Men are from Mars: building a group for male relatives of people with MS
Lisa Black, MS specialist nurse
Jo Johnson, consultant neuropsychologist
West Sussex Primary Care Trust
Way Ahead 2009;13(1):10-11
The following article describes how an MS specialist nurse and neuropsychologist set up a men's group for people living with a partner who has a confirmed diagnosis of MS. The group began as a one off information evening and is now a well-established bi-monthly group that is attended by a significant number of men. The project was also presented to the MS Trust's annual conference as a poster presentation and was awarded first prize.
While the complex care needs of people with MS mean that they often receive support from a range of health and social care professionals, it became increasingly apparent that the needs of their partners were often overlooked. This is the case with many conditions but is particularly relevant to MS as many people with the condition are diagnosed in the third or fourth decade, an age at which many people are starting families, establishing careers and have ambitions for a happy future. Thus, it can prove challenging for both the individual diagnosed with the condition and their family members to adjust to the changes that the diagnosis can represent.
Evidence suggests that women are often better at sharing their problems and gaining support than men. Generally, men do not seek to develop support systems in the same way as women. They often rely on their partners for emotional support as well as to maintain friendships and family contacts that make up most of their support systems. Thus, when a woman is diagnosed with a long term condition, the emotional support previously available to the family is sometimes lost.
Men often find themselves sacrificing a degree of their own independence and leisure time in caring for their partner. Male carers are vulnerable to missing out on career opportunities and financial security may be affected. Research has indicated that carers of people with MS are very vulnerable to stress and feelings of depression1. In male partners these feelings often manifest as anger sometimes lead to the adoption of negative coping strategies such as alcohol or substance misuse.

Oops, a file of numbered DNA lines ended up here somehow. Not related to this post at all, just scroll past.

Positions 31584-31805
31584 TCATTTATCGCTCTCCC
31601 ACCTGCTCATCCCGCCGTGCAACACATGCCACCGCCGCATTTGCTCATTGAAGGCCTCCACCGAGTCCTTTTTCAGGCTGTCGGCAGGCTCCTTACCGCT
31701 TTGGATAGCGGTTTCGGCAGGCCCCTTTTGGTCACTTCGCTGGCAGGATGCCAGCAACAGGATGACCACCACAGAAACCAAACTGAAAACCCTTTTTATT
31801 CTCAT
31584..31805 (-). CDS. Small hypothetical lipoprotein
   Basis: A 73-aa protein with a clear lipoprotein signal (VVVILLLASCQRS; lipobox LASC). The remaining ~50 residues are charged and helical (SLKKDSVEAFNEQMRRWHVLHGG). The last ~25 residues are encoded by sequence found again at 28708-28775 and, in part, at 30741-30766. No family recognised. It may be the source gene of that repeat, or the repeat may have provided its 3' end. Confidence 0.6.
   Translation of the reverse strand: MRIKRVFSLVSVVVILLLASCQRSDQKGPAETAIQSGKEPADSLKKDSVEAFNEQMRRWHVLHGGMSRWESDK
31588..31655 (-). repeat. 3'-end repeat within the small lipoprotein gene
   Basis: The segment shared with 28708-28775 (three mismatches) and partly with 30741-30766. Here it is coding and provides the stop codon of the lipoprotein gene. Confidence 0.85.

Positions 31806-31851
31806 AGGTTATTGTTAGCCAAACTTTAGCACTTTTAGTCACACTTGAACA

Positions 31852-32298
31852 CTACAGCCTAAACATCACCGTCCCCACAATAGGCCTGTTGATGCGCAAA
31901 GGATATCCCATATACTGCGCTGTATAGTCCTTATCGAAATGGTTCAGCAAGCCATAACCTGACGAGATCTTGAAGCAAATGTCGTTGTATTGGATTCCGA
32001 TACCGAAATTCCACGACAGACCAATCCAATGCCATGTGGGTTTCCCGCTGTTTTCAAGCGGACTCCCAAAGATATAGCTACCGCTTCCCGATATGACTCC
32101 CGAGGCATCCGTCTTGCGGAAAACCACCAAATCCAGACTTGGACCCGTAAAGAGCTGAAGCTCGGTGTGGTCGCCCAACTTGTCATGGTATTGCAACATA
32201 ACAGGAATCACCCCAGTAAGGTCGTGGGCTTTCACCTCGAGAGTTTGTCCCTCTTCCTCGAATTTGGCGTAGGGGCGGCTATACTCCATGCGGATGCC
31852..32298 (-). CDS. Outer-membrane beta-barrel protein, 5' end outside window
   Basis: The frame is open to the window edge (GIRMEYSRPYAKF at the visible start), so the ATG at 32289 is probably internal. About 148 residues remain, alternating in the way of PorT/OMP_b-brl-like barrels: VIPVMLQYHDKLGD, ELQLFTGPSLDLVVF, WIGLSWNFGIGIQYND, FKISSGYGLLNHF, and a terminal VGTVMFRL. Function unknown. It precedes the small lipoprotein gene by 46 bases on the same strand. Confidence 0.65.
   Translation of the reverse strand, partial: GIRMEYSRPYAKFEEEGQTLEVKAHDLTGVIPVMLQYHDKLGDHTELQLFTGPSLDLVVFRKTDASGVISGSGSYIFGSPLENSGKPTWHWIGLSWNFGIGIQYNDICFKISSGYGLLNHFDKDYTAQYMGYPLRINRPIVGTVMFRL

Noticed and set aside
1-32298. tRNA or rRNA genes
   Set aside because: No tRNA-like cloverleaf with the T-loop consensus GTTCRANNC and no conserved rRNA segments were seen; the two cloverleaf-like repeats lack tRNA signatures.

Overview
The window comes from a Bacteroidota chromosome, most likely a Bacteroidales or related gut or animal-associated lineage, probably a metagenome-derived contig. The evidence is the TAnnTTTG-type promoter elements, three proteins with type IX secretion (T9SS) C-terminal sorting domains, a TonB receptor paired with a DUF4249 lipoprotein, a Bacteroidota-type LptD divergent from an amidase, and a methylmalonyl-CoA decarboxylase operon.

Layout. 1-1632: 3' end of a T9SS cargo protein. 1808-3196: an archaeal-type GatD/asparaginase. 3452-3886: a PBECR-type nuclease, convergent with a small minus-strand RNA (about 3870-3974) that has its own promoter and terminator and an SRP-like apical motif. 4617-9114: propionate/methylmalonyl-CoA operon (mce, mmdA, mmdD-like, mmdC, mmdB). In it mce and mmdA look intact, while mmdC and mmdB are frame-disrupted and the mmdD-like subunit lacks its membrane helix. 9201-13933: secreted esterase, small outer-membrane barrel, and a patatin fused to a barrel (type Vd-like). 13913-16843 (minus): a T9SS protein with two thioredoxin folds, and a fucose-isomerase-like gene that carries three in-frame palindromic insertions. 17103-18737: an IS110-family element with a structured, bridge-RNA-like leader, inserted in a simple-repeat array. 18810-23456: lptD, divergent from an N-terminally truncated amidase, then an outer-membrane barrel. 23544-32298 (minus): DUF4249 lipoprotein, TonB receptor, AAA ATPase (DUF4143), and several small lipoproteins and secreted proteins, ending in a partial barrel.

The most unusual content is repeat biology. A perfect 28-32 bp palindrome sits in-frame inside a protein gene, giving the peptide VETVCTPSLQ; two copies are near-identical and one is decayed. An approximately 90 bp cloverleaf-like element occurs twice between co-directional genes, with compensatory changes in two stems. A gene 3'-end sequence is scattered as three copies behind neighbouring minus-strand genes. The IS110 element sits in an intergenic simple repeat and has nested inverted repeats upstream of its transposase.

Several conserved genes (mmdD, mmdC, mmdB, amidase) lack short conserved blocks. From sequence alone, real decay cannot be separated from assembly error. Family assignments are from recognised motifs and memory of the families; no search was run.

Many females with MS had reported that their male partners were not coping despite outward appearances, and it emerged that many of these men had stopped seeing friends, were seeking solace by drinking excessive alcohol or overworking. These women felt that their partner's distress was having a negative impact on their own ability to cope as well as making family life less enjoyable. However, many partners are out working when professionals conduct home visits to the individual with MS. As a result of these reports an MS nurse together with a neuropsychologist set out to explore the possibility of setting up a group for men living with somebody with MS.
A list of contacts was requested from various health professionals known to have clinical contact with people with MS. Letters were then sent out to men inviting them to an information evening at a local hotel. A hotel was thought to be a good environment to hold such an evening as it was a neutral setting where men could openly come without feeling stigmatised. It also felt appropriate to hold the event in the evening so working men could easily attend without notifying their employer. The invite emphasised a one off evening to provide an opportunity to meet other people in the same position, to share and solve problems and to ask questions without fear of hurting a partners' feelings.